Second path 700 d is configured to eject a second different fluid type. Such fluids can include fluidic material such as various slurried suspensions which have previously been impractical for use in ink jet printing devices. Slurried suspensions can comprise multi-phase mixed metal particles in a carrier solution, among other configurations. One such example is a solar slurry configured to exhibit photovoltaic properties when positioned on a media. A solar cell created in this fashion is intended to produce sufficient power to enable a low powered electronic application such as an Electro Luminescent (EL) lamp or audio device.
One specific example of a solar slurry comprises multi-phase mixed-metal particles comprising at least one metal oxide. The materials for this particular example can be inorganic, organic or a combination thereof suspended in a carrier solution. The slurry can be comprised from a wide range of particulated bulk material, including but not limited to the following Periodic Table families of elements: I–III–VI, II–VI, III–VI, III–V and II–IV–V, compounds and various alloys and dopants of these elements and elemental compounds. Suitable compounds for sub-micron particles for the slurry suspensions comprise a copper-indium-diselenide, CuInSe2, alloy. Alloys with CuInSe2 and gallium, (Ga), sulfur, (S), and additives such as sodium, (Na), among others, are also suitable.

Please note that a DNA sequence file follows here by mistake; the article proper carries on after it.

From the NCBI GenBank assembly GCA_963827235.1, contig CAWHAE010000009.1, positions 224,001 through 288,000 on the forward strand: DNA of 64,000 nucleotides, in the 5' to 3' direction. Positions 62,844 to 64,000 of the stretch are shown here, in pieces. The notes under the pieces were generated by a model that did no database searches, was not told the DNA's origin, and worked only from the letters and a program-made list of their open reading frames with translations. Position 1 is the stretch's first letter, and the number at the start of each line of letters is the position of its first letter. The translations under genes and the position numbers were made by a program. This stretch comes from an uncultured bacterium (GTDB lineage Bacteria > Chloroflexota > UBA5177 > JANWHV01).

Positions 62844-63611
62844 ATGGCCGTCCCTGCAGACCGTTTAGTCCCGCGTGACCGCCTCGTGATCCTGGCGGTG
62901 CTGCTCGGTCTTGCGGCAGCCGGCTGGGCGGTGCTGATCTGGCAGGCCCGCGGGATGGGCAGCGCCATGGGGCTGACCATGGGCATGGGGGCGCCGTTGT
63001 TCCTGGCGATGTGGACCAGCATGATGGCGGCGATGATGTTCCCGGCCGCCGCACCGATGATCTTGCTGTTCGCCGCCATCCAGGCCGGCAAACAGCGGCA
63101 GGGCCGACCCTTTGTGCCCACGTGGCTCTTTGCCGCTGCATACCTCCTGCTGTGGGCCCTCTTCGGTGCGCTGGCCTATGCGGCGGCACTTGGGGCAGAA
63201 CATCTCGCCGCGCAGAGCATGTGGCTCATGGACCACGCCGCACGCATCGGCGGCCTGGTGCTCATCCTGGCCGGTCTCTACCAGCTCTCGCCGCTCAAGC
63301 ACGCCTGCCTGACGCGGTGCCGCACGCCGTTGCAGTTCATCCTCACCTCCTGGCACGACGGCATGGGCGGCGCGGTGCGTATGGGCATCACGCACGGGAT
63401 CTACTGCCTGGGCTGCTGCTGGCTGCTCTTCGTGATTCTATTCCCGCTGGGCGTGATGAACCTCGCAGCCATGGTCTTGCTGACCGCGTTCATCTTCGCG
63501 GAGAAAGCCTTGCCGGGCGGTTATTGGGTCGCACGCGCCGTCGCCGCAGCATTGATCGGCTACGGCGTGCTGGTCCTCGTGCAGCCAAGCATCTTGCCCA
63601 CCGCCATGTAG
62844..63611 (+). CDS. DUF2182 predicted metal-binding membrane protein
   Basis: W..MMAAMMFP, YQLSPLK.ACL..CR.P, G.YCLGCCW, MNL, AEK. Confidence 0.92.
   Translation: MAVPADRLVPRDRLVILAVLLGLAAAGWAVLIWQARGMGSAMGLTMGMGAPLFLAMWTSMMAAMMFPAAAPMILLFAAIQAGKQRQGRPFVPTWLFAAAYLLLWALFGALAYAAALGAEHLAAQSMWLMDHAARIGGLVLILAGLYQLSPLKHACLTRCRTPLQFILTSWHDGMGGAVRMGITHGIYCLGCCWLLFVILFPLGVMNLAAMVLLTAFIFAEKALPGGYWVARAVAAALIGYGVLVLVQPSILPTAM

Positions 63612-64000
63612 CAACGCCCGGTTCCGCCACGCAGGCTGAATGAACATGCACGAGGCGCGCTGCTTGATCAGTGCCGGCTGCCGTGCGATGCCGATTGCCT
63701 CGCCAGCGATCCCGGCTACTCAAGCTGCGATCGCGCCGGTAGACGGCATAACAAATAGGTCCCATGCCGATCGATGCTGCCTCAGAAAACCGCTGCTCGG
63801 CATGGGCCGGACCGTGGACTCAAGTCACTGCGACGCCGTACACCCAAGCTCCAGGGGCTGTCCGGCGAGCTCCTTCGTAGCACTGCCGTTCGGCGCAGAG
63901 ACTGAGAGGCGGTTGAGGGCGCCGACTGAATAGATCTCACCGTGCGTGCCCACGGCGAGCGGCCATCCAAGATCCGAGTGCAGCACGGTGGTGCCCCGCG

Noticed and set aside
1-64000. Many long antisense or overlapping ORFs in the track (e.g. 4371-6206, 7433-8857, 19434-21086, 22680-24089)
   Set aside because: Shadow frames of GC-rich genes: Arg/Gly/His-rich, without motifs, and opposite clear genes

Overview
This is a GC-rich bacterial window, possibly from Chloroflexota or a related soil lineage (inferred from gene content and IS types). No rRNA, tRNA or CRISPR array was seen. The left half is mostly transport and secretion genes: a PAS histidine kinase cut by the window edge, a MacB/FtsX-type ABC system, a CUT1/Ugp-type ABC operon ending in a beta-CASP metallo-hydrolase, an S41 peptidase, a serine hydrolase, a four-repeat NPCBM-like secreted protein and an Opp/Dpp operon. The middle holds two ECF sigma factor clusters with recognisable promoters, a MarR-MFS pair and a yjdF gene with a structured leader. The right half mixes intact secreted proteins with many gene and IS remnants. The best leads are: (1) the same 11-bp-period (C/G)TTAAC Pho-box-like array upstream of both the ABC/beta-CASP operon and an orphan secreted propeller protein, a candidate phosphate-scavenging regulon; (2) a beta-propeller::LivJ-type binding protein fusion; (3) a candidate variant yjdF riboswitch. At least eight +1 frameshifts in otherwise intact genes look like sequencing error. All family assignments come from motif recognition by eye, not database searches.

Adding additional desirable constituents such as dopants and alloying elements such as gallium in copper-indium-diselenide may be achieved via additional slurry formulations supplied in additional print cartridge reservoirs and/or print cartridges. There are also additional desirable additives that can be added via various suspensions such as sodium to copper-indium-diselenide and its alloys.
In various suitable examples, the carrier solution can be aqueous, non-aqueous, and/or a combination of solvents both aqueous and non-aqueous. An example of a suitable solar slurry and related details can be found in U.S. Pat. No. 6,268,014.